Figure 2-1 8-Bit Encoding Schemes

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Multibyte Encoding Schemes

Multibyte encoding schemes are needed to support ideographic scripts used in Asian languages like Chinese or Japanese because these languages use thousands of characters. These schemes use either a fixed number of bytes to represent a character or a variable number of bytes per character.

Fixed-Width Multibyte Encoding Schemes

In a fixed-width multibyte encoding scheme, each character is represented by a fixed number of n bytes, where n is greater than or equal to two.

Variable-Width Multibyte Encoding Schemes

A variable-width encoding scheme uses one or more bytes to represent a single character. Some multibyte encoding schemes use certain bits to indicate the number of bytes that will represent a character. For example, if two bytes is the maximum number of bytes used to represent a character, the most significant bit can be toggled to indicate whether that byte is a single-byte character or the first byte of a double-byte character. In other schemes, control codes differentiate single-byte from double-byte characters. Another possibility is that a shift-out code is used to indicate that the subsequent bytes are double-byte characters until a shift-in code is encountered.

Oracle's Naming Convention for Character Sets

Oracle uses the following naming convention for character set names:

<language_or_region><#_of_bits_representing_a_character><standard_name>[S | C]

Note that UTF8 and UTFE are exceptions to this naming convention.

Some examples are:

The optional "S" or "C" at the end of the character set name is used to differentiate character sets that can be used only on the server (S) or only on the client (C).

On Macintosh platforms, the server character set should always be used. The Macintosh client character sets are obsolete. On EBCDIC platforms, if available, the "S" version should be used on the server and the "C" version on the client.

Choosing an Oracle Database Character Set

Oracle uses the database character set for:

Consider the following questions when you choose an Oracle character set for the database:

Several character sets may meet your current language requirements, but you should consider future language requirements as well. If you know that you will need to expand support in the future for different languages, picking a character set with a wider range now will prevent the need for migration later. The Oracle character sets listed in Appendix A, "Locale Data" are named according to the languages and regions which are covered by a particular character set. In the case of regions covered, some character sets (for example, the ISO character sets) are also listed explicitly by language. You may want to see the actual characters that are encoded. Most character sets are based on national, international, or vendor product documentation, or are available in standards documents.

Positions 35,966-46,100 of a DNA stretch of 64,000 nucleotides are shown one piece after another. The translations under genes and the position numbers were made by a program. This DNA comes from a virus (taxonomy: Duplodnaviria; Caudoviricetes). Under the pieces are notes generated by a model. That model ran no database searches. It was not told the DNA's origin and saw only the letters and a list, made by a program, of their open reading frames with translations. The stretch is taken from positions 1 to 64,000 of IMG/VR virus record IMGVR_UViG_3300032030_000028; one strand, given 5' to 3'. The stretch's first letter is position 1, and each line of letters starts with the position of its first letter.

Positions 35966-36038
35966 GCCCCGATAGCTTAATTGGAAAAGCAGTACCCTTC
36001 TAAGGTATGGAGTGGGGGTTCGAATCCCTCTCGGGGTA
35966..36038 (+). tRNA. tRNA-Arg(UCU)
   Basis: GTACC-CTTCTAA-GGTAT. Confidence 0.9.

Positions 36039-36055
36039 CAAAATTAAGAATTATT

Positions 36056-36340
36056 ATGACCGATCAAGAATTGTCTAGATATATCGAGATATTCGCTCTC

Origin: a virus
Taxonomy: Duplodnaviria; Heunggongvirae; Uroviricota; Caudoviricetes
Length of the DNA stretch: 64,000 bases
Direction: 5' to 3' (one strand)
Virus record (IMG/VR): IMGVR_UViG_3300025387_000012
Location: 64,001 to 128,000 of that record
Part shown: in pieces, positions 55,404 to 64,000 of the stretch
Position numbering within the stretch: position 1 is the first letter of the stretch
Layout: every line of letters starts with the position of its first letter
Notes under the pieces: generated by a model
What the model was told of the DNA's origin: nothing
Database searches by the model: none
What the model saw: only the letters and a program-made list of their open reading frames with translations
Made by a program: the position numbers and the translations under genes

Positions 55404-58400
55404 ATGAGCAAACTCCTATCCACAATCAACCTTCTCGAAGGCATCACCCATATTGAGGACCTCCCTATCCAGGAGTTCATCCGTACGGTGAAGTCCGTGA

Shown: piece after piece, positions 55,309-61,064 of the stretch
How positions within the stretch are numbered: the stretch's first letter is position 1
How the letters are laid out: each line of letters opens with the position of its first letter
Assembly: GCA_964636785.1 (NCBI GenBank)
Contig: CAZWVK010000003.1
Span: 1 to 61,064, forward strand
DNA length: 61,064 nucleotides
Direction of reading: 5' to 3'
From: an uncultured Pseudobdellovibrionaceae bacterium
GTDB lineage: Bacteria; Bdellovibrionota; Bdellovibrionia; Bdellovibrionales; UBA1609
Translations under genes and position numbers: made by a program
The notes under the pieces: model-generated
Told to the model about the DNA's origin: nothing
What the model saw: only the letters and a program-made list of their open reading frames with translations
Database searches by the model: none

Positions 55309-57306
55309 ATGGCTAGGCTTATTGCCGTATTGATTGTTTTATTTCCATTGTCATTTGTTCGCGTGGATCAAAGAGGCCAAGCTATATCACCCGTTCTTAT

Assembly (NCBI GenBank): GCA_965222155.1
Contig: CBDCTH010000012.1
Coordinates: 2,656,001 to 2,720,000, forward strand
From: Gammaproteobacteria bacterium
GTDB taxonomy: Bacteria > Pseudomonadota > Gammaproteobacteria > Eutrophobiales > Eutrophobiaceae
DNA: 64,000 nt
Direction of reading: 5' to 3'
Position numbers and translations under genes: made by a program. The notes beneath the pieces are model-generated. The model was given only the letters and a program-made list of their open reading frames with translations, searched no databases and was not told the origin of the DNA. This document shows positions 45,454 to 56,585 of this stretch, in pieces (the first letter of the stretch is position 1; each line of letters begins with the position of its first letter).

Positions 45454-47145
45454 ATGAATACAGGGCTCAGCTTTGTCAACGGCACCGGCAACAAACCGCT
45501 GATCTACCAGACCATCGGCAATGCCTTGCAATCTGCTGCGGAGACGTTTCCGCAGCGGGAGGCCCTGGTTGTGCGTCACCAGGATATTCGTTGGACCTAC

Interoperability with System Resources and Applications

While the database maintains and processes the actual character data, there are other resources that you must depend on from the operating system. For example, the operating system supplies fonts that correspond to the character set you have chosen. Input methods that support the desired languages and application software must also be compatible with a particular character set.

Ideally, a character set should be available on the operating system and is handled by your application to ensure seamless integration.

Character Set Conversion

If you choose a character set that is different from what is available on the operating system, the Oracle database can convert the operating system character set to the database character set. However, there is some character set conversion overhead, and you need to make sure that the operating system character set has an equivalent character repertoire to avoid data loss.

Character set conversions can sometimes cause data loss. For example, if you are converting from character set A to character set B, the destination character set B must have the same character set repertoire as A. Any characters that are not available in character set B will be converted to a replacement character, which is most often specified as a question mark, (?), or a linguistically related character. For example, ä (a with an umlaut) will be converted to a. If you have distributed environments, consider using character sets with similar character repertoires to avoid loss of data.

Character set conversion may require copying strings between buffers multiple times before the data reaches the client. Therefore, if possible, use the same character sets for the client and the server to optimize performance.

See Also:

Chapter 10, "Character Set Scanner Utility" 

Database Schemas

By default, the character datatypes CHAR and VARCHAR2 are specified in bytes, not characters. Hence, the specification CHAR(20) in a table definition allows 20 bytes for storing character data.

This works well if the database character set uses a single-byte character encoding scheme because the number of characters will be the same as the number of bytes. If the database character set uses a multibyte character encoding scheme, there is no such correspondence. That is, the number of bytes no longer equals the number of characters since a character can consist of one or more bytes. Thus, column widths must be chosen with care to allow for the maximum possible number of bytes for a given number of characters. You can overcome this problem by switching to character semantics when defining the column size.